Many merchants are no longer sampling grain at harvest and the job is falling to farmers and their staff to carry it out.
Any job carries a risk and the key to managing risk is to:
- identify what could cause injury or illness in your business (hazards)
- decide how likely it is that someone could be harmed and how seriously (the risk)
- take action to eliminate the hazard, or if this is not possible, control the risk
To help you complete your risk assessment when it comes to grain sampling here are some points to consider
- How will risks from exposure to grain dust be controlled – has the appropriate face mask at FFP3 level been provided to staff?
- Lighting in grain stores is often poor and persons in a store may not be visible to drivers when they enter with a vehicle:
- Is high viz clothing provided?
- Have you checked the clothing provided is being used?
- Is it possible to enhance lighting in the store?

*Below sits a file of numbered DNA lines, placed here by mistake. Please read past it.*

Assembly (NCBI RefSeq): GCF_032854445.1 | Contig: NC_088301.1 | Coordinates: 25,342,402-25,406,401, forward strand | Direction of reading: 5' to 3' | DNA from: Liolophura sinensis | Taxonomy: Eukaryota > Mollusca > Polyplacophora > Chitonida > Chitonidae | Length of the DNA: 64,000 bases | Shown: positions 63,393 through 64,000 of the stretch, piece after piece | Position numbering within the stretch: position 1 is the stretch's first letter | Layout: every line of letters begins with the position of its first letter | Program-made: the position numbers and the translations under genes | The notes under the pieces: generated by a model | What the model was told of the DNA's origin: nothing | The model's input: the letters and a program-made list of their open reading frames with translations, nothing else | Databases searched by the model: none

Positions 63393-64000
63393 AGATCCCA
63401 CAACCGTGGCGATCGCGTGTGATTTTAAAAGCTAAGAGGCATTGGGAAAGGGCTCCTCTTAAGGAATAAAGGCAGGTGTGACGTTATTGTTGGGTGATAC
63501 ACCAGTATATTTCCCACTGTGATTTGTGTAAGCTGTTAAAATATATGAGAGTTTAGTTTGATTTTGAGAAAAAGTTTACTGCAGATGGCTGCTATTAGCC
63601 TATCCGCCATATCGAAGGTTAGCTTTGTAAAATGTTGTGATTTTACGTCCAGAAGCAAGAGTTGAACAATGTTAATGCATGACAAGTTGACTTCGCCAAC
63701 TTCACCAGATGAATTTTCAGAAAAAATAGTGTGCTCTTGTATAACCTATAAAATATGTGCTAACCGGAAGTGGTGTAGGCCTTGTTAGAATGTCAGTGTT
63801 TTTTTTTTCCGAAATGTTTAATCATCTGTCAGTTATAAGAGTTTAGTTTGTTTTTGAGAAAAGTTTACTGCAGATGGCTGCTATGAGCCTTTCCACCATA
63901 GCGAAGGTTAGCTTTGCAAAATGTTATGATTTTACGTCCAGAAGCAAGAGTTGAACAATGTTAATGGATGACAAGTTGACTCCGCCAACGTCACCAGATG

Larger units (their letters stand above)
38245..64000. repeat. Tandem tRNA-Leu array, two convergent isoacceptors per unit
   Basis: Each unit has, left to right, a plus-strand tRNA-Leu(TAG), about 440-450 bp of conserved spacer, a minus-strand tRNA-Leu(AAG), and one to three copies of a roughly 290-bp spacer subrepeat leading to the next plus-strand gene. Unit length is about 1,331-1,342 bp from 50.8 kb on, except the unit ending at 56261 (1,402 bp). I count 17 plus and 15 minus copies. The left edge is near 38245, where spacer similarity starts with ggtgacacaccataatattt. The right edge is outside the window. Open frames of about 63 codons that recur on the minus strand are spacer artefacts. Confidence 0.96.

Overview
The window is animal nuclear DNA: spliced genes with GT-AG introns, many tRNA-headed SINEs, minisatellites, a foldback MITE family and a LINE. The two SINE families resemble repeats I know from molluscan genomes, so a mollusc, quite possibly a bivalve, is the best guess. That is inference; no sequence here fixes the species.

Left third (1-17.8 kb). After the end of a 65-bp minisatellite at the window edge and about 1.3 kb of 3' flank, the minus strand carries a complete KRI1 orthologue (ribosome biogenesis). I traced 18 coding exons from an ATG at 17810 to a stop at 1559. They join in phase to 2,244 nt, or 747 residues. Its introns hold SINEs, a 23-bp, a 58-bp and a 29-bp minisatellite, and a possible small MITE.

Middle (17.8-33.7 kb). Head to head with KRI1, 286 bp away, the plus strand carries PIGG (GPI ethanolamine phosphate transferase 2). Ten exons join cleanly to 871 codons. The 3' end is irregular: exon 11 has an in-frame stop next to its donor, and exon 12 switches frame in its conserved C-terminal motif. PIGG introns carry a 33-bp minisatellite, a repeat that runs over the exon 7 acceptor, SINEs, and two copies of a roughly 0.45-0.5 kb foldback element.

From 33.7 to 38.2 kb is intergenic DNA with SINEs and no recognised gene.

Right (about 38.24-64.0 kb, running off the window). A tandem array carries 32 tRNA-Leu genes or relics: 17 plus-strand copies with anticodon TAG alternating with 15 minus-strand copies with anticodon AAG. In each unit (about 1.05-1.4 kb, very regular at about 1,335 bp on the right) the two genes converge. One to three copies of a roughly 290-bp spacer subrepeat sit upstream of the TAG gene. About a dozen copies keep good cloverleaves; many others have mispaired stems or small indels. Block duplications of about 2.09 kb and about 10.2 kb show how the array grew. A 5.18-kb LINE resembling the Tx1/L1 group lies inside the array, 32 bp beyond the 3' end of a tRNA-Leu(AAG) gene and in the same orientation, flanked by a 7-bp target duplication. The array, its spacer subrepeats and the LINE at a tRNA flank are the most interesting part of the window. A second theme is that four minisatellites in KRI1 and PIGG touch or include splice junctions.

- Can persons working as grain samplers be given lighting to wear on their person e.g. head band light, or lapel light?
- Are sheds well ventilated and dry to minimise the risk of CO² build up?
- Sampling may involve lone working. Has:
- A lone working system been set up clearly recording who is working, where they are working and at what times they are working alone? This could be as simple as a phone call by the sampler to the office at a set time.
- Is there a check system in place to regularly make sure lone workers are safe and where they should be at any given time?
- Is clearly visible signage in place to warn drivers taking vehicles into lone working areas to be on the alert for staff?
- If sampling is being carried out by third parties are:
- Control mechanisms in place to record and monitor third parties in the workplace?
- Are third parties made aware of all the site rules?
- Is high viz a pre-condition of entry?
- Are third parties monitored in the same way as direct employees?
- Are the heights of grain piles monitored and kept to an acceptable level to control the risk of a fall from height?
Under no circumstances should samplers be allowed to climb plies of linseed because of the serious risk of drowning linseed presents.